The #IRememberJanuary29 Campaign is a grassroots effort to get the Canadian federal government to designate January 29 as a day of remembrance and action on Islamophobia.
On Jan. 29, 2017, a lone gunman entered a mosque in Quebec City and opened fire on dozens of Muslim Canadians ending a prayer service. By the time the shooting had ended, tragically six worshippers had been killed, and 19 more injured.
The shooter, who pled guilty in March, 2018, was known for far-right, anti-Muslim and white nationalist views. The shooter also admitted to police that political anti-Muslim rhetoric had influenced his views and actions.
As such, in October, 2018, the Canadian Muslim Forum (FMC-CMF) and Canadians for Justice and Peace in the Middle East (CJPME) launched the “Campaign for the Federal Government to Recognize January 29 as a National Day of Remembrance and Action on Islamophobia and other forms of religious discrimination.”
CJPME and the FMC-CMF have set up a platform - this Website - which enables three important things when you sign up to the campaign:
- An email to your MP and the Prime Minister: You will send an email to your MP, the Prime Minister and other political leaders, calling for recognition of January 29th
- A postcard to your MP: A postcard for the January 29th campaign (view here) will be sent in your name to your MP
- Your name on a petition for the Campaign: Your name will be added to a petition calling for the designation of January 29th as a National Day of Remembrance and Action on Islamophobia and other forms of religious discrimination
The campaign platform also allows individuals to volunteer, download resources, donate, and get involved in other ways.
One may think of this campaign as a petition, articulated as follows:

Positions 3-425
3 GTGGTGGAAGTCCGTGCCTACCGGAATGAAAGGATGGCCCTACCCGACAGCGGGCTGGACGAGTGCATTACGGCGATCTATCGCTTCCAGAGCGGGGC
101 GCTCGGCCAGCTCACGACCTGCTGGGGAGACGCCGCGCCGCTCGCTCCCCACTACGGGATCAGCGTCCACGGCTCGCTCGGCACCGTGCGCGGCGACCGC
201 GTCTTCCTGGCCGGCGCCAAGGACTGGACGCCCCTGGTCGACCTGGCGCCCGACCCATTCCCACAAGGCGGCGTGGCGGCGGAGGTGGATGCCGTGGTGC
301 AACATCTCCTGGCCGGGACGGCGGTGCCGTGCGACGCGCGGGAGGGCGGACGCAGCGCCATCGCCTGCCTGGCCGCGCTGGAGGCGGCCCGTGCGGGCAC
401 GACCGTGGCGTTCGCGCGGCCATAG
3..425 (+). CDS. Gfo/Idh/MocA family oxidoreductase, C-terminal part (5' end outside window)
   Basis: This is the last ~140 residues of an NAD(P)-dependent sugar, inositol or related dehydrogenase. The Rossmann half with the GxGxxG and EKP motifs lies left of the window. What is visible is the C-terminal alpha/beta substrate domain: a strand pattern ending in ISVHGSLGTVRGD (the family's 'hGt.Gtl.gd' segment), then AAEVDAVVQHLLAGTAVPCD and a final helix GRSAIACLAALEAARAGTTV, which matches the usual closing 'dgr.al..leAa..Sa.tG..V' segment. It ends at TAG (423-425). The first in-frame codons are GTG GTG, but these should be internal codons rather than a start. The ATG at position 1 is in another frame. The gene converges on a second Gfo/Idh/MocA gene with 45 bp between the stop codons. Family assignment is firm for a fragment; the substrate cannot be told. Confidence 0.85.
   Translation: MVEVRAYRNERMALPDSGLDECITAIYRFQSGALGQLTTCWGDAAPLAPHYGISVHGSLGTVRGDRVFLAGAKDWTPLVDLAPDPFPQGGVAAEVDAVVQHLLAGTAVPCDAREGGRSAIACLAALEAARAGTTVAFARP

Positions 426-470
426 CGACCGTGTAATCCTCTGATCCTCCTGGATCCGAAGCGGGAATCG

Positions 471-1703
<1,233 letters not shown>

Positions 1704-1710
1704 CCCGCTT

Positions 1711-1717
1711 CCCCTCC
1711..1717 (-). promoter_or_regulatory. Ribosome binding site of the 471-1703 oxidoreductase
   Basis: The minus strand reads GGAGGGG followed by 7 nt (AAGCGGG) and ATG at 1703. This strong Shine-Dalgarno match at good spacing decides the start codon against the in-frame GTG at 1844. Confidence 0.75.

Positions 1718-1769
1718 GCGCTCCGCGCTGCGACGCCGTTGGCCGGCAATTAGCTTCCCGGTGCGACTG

WHEREAS, 6 Muslim-Canadians were killed, and 19 wounded in the tragic Quebec City Mosque Massacre of January 29, 2017;
WHEREAS, the shooter in the attack pled guilty and admitted to having been influenced by far-right, white nationalist, and anti-Muslim influences;
WHEREAS, Canada’s Parliament voted in March, 2017 to condemn all forms of religious discrimination, including Islamophobia;
WHEREAS, Parliament’s Standing Committee on Canadian Heritage recommended that January 29th be designated as a “National Day of Remembrance and Action on Islamophobia and other forms of religious discrimination”;
THEREFORE, we, citizens and residents of Canada, call on the government of Canada to designate January 29th as a National Day of Remembrance and Action on Islamophobia and other forms of religious discrimination
Many Canadians believe the campaign is strongly justified for several reasons:
- The rise of Islamophobic Incidents in Canada, including the Quebec City Mosque Massacre: Since 2012, Canada has witnessed a surgein anti-Muslim attitudes and incidents, including the tragic shooting on January 29th, 2017 at the Islamic Cultural Centre of Quebec City in Sainte-Foy, Quebec, known as the Quebec City Mosque Massacre. The Massacre, killing 6 and injuring 19, was the first time in Canadian history where a specific religious group was targeted by a shooter at their place of worship.
- The Prime Minister’s Promise to Stand Up for Muslim-Canadians: Following the attack, Canada’s Prime Minister promised to support Muslims in Canada, asserting, "We will defend you ... and we will stand up for you."